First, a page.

Further, the Court of Appeals held that Rashid’s later convictions and sentences following his sex offenses did not serve to extend his sentence for the sex offenses. Therefore, he was not on parole for a sex offense even at the earlier time when the state gave him notice of the civil commitment investigation. The decision of the Appellate Division was affirmed and the petition dismissed. Rashid was represented by attorney Sadie E. Ishee. See: Matter of State of New York v. Rashid, 16 N.Y.3d 1, 942 N.E.2d 225 (N.Y. 2010).

An important implication of the Rashid decision is that New York cannot attempt to civilly commit sex offenders who have discharged their sentences and are no longer incarcerated or on parole. The dissent in the Court of Appeals’ ruling pointed out that if Rashid is as “impaired and dangerous” as alleged by the AG, “nothing prevents the State from seeking to have him involuntarily hospitalized under the Mental Hygiene Law article 9 as a mentally ill person who is in need of treatment and is a danger to society.” Article 9 provides fewer procedural and substantive protections than article 10.

Using the non-sex offender mental health civil commitment law might have a downside, though, since many psychiatrists have balked at approving a clinical finding of “mental abnormality,” which is not defined in the DSM-IV (the standard guidebook for mental disorders) and has no clear diagnosis or course of treatment.

In another case involving a respondent referred to only as “Maurice G.,” on May 6, 2011 a Supreme Court in Bronx County, New York dismissed a civil management petition filed by the AG because the respondent had been reincarcerated on a parole violation and thus was not eligible for release. Since civil commitment proceedings can only be initiated when a sex offender is “about to be released into the community,” the court dismissed the petition for lack of subject matter jurisdiction.

“Any such determination today as to Respondent’s mental condition would be not only speculative and/or hypothetical as to what the Respondent’s mental condition will be at the time he could be subject to civil management (when he is about to be released into the community), it also would be inconsistent with the intent and requirements of the statute,” the court wrote. See: State v. Maurice G, 32 Misc.3d 380, 928 N.Y.S.2d 162 (N.Y.Sup. 2011).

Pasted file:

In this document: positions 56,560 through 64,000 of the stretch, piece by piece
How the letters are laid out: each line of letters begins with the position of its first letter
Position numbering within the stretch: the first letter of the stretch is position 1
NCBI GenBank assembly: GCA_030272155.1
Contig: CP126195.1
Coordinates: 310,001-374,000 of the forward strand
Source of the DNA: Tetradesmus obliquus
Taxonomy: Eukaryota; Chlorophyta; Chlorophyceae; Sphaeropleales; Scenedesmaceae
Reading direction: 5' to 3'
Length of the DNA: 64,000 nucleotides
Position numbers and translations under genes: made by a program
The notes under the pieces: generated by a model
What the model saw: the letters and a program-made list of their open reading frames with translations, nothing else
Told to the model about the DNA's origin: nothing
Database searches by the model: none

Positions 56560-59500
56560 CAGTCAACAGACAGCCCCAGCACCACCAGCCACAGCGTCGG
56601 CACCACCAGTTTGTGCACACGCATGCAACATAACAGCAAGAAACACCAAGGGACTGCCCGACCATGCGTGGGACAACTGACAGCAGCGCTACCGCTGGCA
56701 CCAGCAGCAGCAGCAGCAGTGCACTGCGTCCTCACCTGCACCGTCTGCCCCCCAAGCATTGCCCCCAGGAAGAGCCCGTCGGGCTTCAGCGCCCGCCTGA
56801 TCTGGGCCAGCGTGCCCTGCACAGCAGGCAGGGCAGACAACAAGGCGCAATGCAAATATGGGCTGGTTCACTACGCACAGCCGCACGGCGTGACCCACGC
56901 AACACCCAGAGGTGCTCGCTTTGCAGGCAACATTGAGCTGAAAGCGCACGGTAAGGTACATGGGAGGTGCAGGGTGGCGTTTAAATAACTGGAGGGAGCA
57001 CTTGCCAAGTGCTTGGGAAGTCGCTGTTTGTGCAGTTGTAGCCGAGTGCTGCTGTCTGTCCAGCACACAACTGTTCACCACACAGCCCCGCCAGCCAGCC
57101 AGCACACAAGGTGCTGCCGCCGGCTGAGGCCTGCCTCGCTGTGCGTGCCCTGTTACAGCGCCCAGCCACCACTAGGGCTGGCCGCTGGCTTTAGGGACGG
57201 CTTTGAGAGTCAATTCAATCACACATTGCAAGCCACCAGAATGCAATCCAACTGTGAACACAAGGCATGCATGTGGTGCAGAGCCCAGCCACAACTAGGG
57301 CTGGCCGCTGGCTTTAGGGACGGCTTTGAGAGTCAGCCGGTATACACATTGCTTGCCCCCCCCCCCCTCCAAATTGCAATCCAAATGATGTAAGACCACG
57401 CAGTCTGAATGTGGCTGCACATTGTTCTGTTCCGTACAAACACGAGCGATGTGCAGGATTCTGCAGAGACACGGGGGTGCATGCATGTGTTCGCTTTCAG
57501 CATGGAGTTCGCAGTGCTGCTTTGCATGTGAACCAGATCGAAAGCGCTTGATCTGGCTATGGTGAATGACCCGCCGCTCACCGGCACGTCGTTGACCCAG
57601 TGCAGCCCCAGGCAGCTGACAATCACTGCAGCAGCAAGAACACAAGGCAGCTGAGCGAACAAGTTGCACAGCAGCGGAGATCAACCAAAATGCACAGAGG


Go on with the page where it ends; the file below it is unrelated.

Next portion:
As New York officials continue to try to civilly commit sex offenders, even when they are no longer detained as required by statute, are not serving time for a current sex offense or have been reincarcerated and no longer meet the criteria for commitment, the state’s litigation costs will continue to increase – in addition to the high costs of secure confinement and SIST supervision.

At some point, New York lawmakers will have to decide whether this is an effective use of taxpayer dollars. This is particularly true given that very few CCSOs held in secure facilities are released, which results in indefinite detention at a cost of $175,000 per offender annually – more than the four-year tuition at Yale University. Perhaps some of the money budgeted for civil commitment would be better spent on treatment for all sex offenders while they serve their criminal sentences, with the goal of decreasing the likelihood that they will reoffend following their release.


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Related legal cases

State v. Maurice G

Matter of State of New York v. Rashid